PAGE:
The Difficult-to-Control Hypertensive Diabetic

A 57-year-old man with a 10-year history of type 2 diabetes mellitus visits the physician's office because his home blood pressures have been in the 140-145/85-90 mm Hg range for the last month. He takes four subcutaneous injections of various insulins, along with aspirin, ramipril, metoprolol succinate, simvastatin and clopidogrel since discharge from the hospital for acute coronary syndrome 3 months ago, which resulted in coronary angioplasty and two new bare metal stents. His office blood pressure is 146/86 mm Hg, but his physical examination is otherwise unremarkable. His electrolytes and blood glucose are unremarkable except for a BUN of 30 mg/dL and serum creatinine of 1.6 mg/dL (eGFR = 48 mL/min/1.73 m2); his A1C is 6.9%. Urinalysis is unremarkable by dipstick and microscopy, but his first urine specimen this morning had an albumin/creatinine ratio of 960 mg/gm.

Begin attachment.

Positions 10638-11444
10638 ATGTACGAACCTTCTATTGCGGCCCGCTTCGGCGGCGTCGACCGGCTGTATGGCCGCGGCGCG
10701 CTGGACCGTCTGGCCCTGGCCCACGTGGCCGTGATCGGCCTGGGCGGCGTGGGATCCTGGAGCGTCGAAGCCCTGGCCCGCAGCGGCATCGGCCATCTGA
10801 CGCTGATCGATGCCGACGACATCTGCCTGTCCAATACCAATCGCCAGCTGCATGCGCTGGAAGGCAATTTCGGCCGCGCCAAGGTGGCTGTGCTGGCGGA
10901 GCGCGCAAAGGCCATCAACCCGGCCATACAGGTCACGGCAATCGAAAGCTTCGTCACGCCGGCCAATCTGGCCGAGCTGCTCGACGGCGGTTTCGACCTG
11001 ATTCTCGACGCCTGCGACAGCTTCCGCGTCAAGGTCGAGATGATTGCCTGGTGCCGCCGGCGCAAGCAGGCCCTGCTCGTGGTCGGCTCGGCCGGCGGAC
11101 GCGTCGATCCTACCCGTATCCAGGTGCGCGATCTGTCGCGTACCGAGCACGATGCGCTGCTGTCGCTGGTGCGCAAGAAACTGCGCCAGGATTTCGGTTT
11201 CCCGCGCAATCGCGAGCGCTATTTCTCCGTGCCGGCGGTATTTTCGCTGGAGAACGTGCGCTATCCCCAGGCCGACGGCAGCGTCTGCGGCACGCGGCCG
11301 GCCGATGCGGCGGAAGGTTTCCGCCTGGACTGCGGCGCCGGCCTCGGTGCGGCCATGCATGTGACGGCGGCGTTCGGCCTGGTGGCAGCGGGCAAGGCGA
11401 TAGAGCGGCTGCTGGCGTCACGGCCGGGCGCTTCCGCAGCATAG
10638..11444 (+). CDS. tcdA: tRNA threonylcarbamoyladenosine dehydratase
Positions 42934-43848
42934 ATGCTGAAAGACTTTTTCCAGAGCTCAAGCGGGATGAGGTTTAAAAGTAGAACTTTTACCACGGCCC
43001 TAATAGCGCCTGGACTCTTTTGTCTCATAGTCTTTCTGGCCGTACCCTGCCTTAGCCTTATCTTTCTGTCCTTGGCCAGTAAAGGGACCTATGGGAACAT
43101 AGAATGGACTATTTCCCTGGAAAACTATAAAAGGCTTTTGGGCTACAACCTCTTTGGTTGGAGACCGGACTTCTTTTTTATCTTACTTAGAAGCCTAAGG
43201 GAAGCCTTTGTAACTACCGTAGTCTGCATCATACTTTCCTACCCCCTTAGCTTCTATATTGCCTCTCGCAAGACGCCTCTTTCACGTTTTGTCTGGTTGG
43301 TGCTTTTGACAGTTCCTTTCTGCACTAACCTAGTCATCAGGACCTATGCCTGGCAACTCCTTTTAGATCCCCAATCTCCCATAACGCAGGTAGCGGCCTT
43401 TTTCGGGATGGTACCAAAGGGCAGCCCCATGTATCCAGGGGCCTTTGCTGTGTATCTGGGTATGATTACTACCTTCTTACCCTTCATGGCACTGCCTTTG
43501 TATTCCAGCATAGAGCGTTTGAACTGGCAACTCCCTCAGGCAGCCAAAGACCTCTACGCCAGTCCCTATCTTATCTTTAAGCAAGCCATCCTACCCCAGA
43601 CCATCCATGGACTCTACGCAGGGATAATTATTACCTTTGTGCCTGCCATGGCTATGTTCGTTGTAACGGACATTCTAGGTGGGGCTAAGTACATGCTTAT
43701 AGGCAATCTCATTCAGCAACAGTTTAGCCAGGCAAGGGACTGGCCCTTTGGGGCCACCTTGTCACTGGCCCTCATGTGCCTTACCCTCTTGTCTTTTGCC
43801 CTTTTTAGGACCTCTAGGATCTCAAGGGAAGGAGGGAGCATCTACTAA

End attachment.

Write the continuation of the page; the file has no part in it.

WARNING: The United States Food and Drug Administration has not specifically approved many antihypertensive agents or drug combinations for reducing cardiovascular or renal risk; the discussion of drug choices in the context of this patient therefore may be interpreted as "off-label" uses of such drugs.

The most appropriate addition to his antihypertensive drug regimen is which of the following?

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